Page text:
The date the product was first introduced.
Cores is a hardware term that describes the number of independent central processing units in a single computing component (die or chip).
Processor Base Frequency describes the rate at which the processor's transistors open and close. The processor base frequency is the operating point where TDP is defined. Frequency is measured in gigahertz (GHz), or billion cycles per second.
CPU Cache is an area of fast memory located on the processor. Intel® Smart Cache refers to the architecture that allows all cores to dynamically share access to the last level cache.
A bus is a subsystem that transfers data between computer components or between computers. Types include front-side bus (FSB), which carries data between the CPU and memory controller hub; direct media interface (DMI), which is a point-to-point interconnection between an Intel integrated memory controller and an Intel I/O controller hub on the computer’s motherboard; and Quick Path Interconnect (QPI), which is a point-to-point interconnect between the CPU and the integrated memory controller.
FSB parity provides error checking on data sent on the FSB (Front Side Bus).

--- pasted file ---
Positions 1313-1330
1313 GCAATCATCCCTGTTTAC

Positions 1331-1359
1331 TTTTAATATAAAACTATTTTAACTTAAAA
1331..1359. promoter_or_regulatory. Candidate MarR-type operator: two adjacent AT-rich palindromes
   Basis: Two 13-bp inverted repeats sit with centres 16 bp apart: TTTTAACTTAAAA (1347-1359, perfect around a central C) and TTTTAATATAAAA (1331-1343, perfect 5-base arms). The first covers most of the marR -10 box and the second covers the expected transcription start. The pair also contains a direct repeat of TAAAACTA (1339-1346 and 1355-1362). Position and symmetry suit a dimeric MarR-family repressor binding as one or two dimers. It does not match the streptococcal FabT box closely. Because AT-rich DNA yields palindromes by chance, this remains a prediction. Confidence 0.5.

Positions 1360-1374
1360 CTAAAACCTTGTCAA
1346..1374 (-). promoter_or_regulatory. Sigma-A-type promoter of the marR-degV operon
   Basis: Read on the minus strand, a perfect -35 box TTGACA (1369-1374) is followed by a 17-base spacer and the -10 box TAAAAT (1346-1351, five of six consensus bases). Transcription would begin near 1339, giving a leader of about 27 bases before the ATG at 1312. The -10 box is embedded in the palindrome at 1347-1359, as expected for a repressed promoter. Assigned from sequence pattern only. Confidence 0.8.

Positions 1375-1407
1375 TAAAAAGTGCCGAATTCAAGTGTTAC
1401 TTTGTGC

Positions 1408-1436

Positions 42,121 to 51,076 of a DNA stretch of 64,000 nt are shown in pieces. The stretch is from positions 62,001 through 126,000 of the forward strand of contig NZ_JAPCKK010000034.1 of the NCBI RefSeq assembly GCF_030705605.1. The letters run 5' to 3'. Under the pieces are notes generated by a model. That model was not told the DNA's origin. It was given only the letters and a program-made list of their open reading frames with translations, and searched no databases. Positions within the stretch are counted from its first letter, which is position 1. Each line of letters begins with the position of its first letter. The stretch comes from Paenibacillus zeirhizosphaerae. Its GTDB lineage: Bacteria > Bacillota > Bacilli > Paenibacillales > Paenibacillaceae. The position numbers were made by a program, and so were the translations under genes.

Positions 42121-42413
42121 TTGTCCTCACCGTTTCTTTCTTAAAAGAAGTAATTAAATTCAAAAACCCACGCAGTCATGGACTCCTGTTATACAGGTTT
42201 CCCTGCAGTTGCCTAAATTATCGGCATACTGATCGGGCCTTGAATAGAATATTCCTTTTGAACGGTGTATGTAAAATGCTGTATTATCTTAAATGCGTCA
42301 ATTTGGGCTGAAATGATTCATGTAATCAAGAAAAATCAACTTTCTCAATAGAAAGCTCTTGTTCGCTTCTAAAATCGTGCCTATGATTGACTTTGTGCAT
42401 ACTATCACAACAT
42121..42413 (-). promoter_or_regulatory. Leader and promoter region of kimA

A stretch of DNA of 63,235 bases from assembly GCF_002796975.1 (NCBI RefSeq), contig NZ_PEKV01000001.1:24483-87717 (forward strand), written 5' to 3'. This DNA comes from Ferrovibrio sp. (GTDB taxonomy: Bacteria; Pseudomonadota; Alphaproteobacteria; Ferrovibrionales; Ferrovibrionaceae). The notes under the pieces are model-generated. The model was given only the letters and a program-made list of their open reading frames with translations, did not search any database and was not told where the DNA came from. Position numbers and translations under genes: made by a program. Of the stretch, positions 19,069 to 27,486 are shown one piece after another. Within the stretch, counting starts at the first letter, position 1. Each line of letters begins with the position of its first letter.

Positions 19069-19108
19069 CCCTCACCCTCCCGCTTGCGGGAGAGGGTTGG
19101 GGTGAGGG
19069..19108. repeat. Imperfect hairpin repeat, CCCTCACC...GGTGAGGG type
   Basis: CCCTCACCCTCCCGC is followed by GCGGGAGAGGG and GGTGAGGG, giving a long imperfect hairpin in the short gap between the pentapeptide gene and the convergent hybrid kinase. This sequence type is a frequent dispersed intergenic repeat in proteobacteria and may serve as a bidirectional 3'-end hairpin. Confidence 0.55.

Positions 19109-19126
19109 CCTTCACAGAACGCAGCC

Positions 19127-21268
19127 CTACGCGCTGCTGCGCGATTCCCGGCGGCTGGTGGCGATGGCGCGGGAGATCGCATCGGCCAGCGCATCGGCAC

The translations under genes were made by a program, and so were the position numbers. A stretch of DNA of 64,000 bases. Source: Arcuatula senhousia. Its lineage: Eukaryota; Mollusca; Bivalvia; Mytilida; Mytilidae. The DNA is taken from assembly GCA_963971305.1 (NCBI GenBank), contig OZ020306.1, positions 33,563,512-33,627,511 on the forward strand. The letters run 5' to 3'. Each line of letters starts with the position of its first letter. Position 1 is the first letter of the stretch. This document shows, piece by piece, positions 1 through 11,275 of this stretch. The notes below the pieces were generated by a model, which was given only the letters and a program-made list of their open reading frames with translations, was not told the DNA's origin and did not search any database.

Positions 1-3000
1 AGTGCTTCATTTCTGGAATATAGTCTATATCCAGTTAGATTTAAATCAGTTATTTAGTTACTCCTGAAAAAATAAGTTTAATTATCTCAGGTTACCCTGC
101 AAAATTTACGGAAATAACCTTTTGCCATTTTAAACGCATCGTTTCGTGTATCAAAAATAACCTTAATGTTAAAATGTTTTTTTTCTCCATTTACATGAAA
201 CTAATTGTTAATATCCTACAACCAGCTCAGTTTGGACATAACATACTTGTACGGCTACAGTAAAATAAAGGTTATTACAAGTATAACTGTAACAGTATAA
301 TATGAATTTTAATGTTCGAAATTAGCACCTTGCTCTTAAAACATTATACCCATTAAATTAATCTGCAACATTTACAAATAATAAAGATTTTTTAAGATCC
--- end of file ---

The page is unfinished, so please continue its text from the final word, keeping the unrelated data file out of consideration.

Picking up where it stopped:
VID Voltage Range is an indicator of the minimum and maximum voltage values at which the processor is designed to operate. The processor communicates VID to the VRM (Voltage Regulator Module), which in turn delivers that correct voltage to the processor.
The socket is the component that provides the mechanical and electrical connections between the processor and motherboard.
Case Temperature is the maximum temperature allowed at the processor Integrated Heat Spreader (IHS).
Intel® Turbo Boost Technology dynamically increases the processor's frequency as needed by taking advantage of thermal and power headroom to give you a burst of speed when you need it, and increased energy efficiency when you don’t.
Intel® Hyper-Threading Technology (Intel® HT Technology) delivers two processing threads per physical core. Highly threaded applications can get more work done in parallel, completing tasks sooner.
Intel® Virtualization Technology (VT-x) allows one hardware platform to function as multiple “virtual” platforms. It offers improved manageability by limiting downtime and maintaining productivity by isolating computing activities into separate partitions.
Intel® 64 architecture delivers 64-bit computing on server, workstation, desktop and mobile platforms when combined with supporting software.¹ Intel 64 architecture improves performance by allowing systems to address more than 4 GB of both virtual and physical memory.
An instruction set refers to the basic set of commands and instructions that a microprocessor understands and can carry out. The value shown represents which Intel’s instruction set this processor is compatible with.
Idle States (C-states) are used to save power when the processor is idle. C0 is the operational state, meaning that the CPU is doing useful work. C1 is the first idle state, C2 the second, and so on, where more power saving actions are taken for numerically higher C-states.